Nine months after taking the lead on Verizon’s federal business, Jennifer Chronis is now heading up the operator’s entire public sector segment.
A U.S. Army veteran with former roles at Amazon Web Services (AWS) and IBM, Chronis was appointed senior vice president of Verizon Public Sector, taking on the additional responsibility of state and local, public safety and education segments.
Chronis told Fierce she’s excited about the opportunity and Verizon’s capabilities to serve public sector customers.
“I think we’re going to have a fantastic year with all of the work that’s being done” she said, including 5G, edge compute, network-as-a-service and IT digitalization.
She succeeds Andrés Irlando, who was SVP and public sector president for two years and recently left the company to pursue a new opportunity. In her new role, Chronis reports directly to Verizon Business CRO Sowmyanarayan Sampath.
Chronis has experience that spans cloud, U.S. Department of Defense (DoD) customers and personal military experience. Before joining Verizon in July 2020, she was at AWS as general manager of DoD business and prior to that, she held federal civilian and defense leadership roles at IBM including VP for its DoD business. Chronis also served in the U.S. Army for more than 20 years, retiring in 2010 as a Lieutenant Colonel.
In an interview with FierceWireless, Chronis talked about priorities for the business going forward, growth opportunities and how edge compute is poised to take an outsized role for the public sector.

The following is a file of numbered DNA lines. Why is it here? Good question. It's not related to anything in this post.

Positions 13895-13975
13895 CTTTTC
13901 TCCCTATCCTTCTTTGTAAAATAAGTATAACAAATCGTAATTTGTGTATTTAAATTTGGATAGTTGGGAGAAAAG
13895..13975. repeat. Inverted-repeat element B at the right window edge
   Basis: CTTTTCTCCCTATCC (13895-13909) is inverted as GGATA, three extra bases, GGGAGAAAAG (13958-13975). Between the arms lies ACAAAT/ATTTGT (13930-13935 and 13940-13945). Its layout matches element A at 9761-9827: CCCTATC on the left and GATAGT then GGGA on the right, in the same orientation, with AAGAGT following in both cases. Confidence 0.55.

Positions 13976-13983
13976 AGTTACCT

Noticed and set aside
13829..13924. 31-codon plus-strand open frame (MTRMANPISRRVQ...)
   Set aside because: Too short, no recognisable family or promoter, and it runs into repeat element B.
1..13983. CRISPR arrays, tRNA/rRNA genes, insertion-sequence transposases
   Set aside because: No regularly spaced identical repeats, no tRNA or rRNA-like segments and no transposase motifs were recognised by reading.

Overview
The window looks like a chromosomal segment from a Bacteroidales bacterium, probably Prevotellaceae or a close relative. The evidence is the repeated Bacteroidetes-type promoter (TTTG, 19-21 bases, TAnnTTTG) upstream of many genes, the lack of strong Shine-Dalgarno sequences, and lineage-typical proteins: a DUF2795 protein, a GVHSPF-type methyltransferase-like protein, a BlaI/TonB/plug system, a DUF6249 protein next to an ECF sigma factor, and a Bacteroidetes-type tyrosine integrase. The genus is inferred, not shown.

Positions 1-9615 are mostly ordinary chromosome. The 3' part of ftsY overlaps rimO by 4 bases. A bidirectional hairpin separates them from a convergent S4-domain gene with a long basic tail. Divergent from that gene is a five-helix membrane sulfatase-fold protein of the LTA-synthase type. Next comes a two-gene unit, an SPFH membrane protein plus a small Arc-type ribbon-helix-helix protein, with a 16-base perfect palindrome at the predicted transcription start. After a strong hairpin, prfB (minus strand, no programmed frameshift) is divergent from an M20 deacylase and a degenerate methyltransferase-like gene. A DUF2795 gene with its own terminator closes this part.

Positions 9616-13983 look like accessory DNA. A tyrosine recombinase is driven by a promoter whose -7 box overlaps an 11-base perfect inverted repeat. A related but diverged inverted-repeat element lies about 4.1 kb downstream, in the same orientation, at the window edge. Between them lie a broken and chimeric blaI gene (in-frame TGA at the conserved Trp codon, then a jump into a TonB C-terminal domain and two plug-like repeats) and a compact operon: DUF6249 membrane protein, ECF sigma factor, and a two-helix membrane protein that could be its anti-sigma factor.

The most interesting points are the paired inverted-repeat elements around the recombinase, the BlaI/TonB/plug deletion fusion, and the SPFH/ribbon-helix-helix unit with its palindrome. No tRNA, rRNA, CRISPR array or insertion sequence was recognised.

In the first quarter Verizon’s public sector business revenue grew 11.7% year over year to $1.65 billion.
One of the main focuses for Chronis out of the gate is to continue that growth trajectory. Another is to become more deeply embedded with customers as they transform digitally, which she said is not strictly just around 5G, but all things related to IT digitalization. Beyond straight connectivity, that means things like managed services, cloud, MEC, advanced communications and end-to-end use cases for applications in telehealth, distance learning, and remote work.
“I think we’re very uniquely positioned now with the advent of 5G and all of the C-band holdings we’ve invested in to really go deeper with our customers across those various components of their mission,” she said.
Opportunities for growth
As for growth opportunities, Chronis pointed to Verizon’s recent multi-billion acquisition of C-band spectrum as helping efforts on the public sector front.
Aside from mobility in 5G, she sees fixed wireless access, including business internet, and mobile edge compute as key growth areas.
MEC: When it comes to MEC, once the carrier’s public and private flavors are adopted at scale, Chronis said she can see an outsized role for edge compute in the public sector, particularly for defense.
“When you think about the intent of MEC, it’s really to get the compute and the power of compute and faster networking closer to the edge where it really matters,” she said. “I believe, in an organization like the DoD, computing at the tactical edge and getting faster capabilities through 5G into the hands of warfighters is going to be really really important.”